2019 – 606 W 52nd Street

The Georgian Revival house across from Loose Park was completed in 1922, but we don’t have the architect’s name. The first family to live there was Guy H. McCanles and his wife Marie and their children. He was a contractor and developer who specialized in apartment construction in Kansas City, but he also erected over two hundred residences between 1907 and 1912. One of the apartment buildings was the Raphael on the Plaza. He employed Hare & Hare landscape architects to develop the grounds around the house.

In 1944 William Neil Barron and his wife Gladys and their two children bought the house. He was the owner and operator of Neil Barron Fuel Company of Kansas City. In 1946 they moved from Kansas City to Liberty, Missouri, and he became engaged in farming and cattle raising while serving as president of North Hills Bank in Antioch.

In 1946 Jay E. Minton and his wife Elizabeth took ownership. He was an insurance executive and served as vice president of Lynn-Wells Underwriting Company. Later he and his wife moved to Texas where he again worked in the insurance business. He also applied for membership in the Sons of the American Revolution.

In about 1949 John Charles Newby and his wife Falba moved into the house and enjoyed it in the 1950s and 1960s. John Charles was known as “Jake” to his family and friends. Early in his career he was a director of Peppard Seed company which was known for its bluegrass seed all over the world. Later he joined his father and brothers in the family firm of Newby Brothers at Plattsburg, Missouri, which was one of the largest cattle feeding businesses in the country. He once visited the White House when Harry Truman was president when he served as a stabilization chief of the Beef Conference.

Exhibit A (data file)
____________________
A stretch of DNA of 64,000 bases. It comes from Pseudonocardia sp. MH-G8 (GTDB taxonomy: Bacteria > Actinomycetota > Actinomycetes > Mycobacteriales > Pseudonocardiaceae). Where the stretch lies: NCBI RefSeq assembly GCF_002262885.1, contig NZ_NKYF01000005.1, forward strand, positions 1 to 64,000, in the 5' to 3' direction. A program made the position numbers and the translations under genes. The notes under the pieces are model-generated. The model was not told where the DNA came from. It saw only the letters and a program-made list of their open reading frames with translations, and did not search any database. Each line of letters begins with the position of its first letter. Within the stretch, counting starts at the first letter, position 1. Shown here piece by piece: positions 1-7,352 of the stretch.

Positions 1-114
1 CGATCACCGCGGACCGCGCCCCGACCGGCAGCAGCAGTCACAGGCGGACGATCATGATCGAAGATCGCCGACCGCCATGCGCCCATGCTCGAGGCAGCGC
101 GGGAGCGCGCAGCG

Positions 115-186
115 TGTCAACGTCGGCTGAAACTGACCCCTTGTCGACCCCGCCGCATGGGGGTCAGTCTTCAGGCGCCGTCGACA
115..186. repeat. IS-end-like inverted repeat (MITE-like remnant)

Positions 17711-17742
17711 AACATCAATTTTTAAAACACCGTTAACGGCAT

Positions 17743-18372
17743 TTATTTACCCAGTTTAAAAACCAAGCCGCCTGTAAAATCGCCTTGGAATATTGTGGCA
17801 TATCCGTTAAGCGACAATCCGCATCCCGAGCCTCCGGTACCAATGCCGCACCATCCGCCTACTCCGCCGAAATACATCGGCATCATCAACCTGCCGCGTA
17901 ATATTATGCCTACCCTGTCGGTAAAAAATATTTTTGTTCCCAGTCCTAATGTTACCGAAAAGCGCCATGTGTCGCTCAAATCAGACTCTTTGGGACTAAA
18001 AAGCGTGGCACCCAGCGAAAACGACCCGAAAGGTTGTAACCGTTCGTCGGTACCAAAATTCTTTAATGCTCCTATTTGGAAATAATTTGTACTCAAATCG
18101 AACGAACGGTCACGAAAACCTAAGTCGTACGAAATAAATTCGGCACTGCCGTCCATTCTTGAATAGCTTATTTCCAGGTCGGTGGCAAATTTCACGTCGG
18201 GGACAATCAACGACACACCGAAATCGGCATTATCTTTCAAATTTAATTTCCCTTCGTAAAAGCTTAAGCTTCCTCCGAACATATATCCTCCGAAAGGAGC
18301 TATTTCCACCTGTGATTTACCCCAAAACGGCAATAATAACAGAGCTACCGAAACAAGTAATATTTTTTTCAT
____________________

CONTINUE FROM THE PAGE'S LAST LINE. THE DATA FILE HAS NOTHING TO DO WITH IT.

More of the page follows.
Falba Newby was a formally educated organist who loved to share her playing at the holiday season. In September 1955 the Newbys celebrated their 25th wedding anniversary with a gala open house for two hundred guests. They had the top organists in the city play during the evening, and the music was amplified throughout the rooms and out-of-doors which re-created Mrs. Newby’s custom at Christmastide when she herself played the Hammond organ.

In 1974 the Newbys moved to Plattsburg, Missouri and sold the house to Dr. John W. Davis, DDS, and Jacqueline H. Davis who had two small children. They removed partitions and appliances that had been used for apartments and found that the vines in front of the house had migrated into the interior. They also took apart the front steps and had them reinstalled. They were careful to keep all the fireplaces, some of which had been boarded over. Jacqueline (Davis) Kraft recalls that when windows were open, they could smell the roses from Loose Park. Dr. Davis died at age 49 after moving to Chicago to take an advanced degree. Jacqueline worked as a news writer in radio and television in Kansas City.

In 1977 the Davis family sold the house to John Paul Jones and Martha Walsh Jones. JP was an attorney who switched careers to become a commercial airline pilot with United Airlines. His mother was Russell Stover’s sister, and his father served as president of the candy company. JP and Martha had two young sons who enjoyed watching the weddings at the Loose Park rose garden and remember sliding down the front bannister and riding trucks on the third floor.

Martha recalls that they lived in the house during the Plaza flood and the roof leaked. While the kitchen was being remodeled by Kitchens by Kleweno, it seemed as if there was a plumber there every day and she had to take the children out to eat. However she was pleased with the result and enjoyed the white painted beams.